Katharine Coles and Garrison Keillor Cap May Swenson Centennial Celebration
Thursday, Apr. 18, 2013
Swenson is one the most prolific writers to graduate from USU. She's described as "a poet of dazzling gifts…quite simply, one of the most inventive, imaginative, intelligent and provocative poets of the era." (Special Collections and Archives photo)
May Swenson is one the most prolific writers to graduate from Utah State University. Joyce Carol Oates called her “a poet of dazzling gifts … quite simply, one of the most inventive, imaginative, intelligent and provocative poets of the era.” Swenson’s centennial birthday will be commemorated with readings by fans, including Garrison Keillor — the voice and creator of public radio’s“A Prairie Home Companion — and Katharine Coles — Utah’s former poet laureate — at the culminating event of the May Swenson Centennial Celebration April 25.
However, it wasn’t until Coles was studying poetry at the University of Washington that she discovered the work of May Swenson. While standing in a bookstore Coles plucked a volume off the shelf and began reading in the aisle.
“I was transported,” she said. “I read the whole book.”
Coles later realized that Swenson, like herself, was a Utah girl. And she brought a different perspective to contemporary American poetry. Coles describes feeling a sense of “kinship” with Swenson upon learning of her background, adding “I was so used to reading these urban New York poets emphasizing those kinds of landscapes.”
Swenson came of age with her writing while living in the Greenwich Village. Yet she never entirely stopped writing about the West. Her keen eye and ability to make the reader see from her perspective won her respect by both readers and critics.
“It’s like she lives in her eyes. She sees everything,” Coles said. “She really is a poet’s poet. She’s a poet who is very rigorous. I don’t think she’s difficult. But you have to be paying attention all the time. If you’re not willing to pay attention to the details then you won’t be able to enter into the poem.”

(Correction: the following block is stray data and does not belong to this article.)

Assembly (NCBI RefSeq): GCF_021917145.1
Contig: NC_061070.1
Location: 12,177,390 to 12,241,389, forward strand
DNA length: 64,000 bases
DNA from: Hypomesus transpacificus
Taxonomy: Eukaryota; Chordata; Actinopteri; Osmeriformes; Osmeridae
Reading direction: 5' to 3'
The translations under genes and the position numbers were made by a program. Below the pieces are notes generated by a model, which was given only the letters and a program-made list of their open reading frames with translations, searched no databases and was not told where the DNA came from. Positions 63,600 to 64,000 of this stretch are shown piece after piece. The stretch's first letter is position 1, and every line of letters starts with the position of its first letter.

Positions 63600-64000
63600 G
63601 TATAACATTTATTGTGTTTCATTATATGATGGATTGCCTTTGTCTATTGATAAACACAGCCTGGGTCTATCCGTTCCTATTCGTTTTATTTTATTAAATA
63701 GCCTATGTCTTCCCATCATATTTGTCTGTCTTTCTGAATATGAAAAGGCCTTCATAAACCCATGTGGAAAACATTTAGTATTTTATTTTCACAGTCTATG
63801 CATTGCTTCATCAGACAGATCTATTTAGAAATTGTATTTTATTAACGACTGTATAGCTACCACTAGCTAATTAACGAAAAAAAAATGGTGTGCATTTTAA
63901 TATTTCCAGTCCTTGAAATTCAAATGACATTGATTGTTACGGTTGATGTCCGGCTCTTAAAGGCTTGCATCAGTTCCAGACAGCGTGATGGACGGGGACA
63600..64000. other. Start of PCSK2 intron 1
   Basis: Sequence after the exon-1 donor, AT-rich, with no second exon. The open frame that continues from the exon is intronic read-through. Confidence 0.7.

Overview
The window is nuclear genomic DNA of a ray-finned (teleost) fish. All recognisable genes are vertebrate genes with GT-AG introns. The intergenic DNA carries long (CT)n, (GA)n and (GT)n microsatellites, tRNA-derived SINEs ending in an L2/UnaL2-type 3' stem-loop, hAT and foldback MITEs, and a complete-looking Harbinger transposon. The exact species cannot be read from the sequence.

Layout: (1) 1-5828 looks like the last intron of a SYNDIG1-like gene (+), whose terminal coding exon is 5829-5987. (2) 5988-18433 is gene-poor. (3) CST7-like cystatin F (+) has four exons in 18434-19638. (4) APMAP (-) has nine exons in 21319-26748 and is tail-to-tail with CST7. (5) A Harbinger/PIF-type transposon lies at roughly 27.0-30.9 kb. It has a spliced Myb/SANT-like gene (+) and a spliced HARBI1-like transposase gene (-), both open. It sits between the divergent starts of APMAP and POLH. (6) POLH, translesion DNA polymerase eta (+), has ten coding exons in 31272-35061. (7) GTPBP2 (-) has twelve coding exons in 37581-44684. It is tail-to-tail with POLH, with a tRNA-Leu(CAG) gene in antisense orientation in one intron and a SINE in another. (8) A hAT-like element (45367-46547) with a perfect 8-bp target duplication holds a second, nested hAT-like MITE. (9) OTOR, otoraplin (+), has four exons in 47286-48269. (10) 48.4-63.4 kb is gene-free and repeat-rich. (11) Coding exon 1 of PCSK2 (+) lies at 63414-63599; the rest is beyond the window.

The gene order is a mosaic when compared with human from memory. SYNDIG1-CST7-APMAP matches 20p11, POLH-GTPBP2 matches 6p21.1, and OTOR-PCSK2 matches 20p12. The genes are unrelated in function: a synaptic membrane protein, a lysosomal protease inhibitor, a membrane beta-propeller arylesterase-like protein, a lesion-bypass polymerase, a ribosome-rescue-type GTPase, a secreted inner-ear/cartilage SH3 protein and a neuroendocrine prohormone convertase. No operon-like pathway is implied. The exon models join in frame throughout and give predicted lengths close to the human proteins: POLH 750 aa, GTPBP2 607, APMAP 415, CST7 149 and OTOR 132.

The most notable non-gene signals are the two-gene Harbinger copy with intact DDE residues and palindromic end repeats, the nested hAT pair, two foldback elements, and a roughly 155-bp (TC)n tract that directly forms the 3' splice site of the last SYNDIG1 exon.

Coles, an English professor at the University of Utah, occasionally incorporates Swenson’s work into her classrooms — particularly when she wants to distract her students from themselves, she said. Swenson doesn’t dwell on her misfortunes; she doesn’t often write about the biological details of her life. Because Swenson really imagines what it is like to be something or someone else she helps readers consider the life of another being. That empathy is something readers can apply to everyday life, Coles said. “She is really great model of another way of being in the world.”
Over the course of her life May Swenson was honored with the prestigious MacArthur Fellowship — also known as the ‘Genius Grant’ — and elected Chancellor of the Academy of American Poets. She would have celebrated her 100th birthday this spring. To commemorate the occasion, USU scholars organized several events in Swenson’s honor, including a series of poetry readings and master classes. While Coles is on a book tour of her fifth collection of poetry, The Earth Is Not Flat, she will come to Logan to participate in the final event at the Morgan Theater. The event is free, but requires a seating voucher available starting April 1 through the Caine College of the Arts Ticket Office (Chase Fine Arts Center, Room 139-B).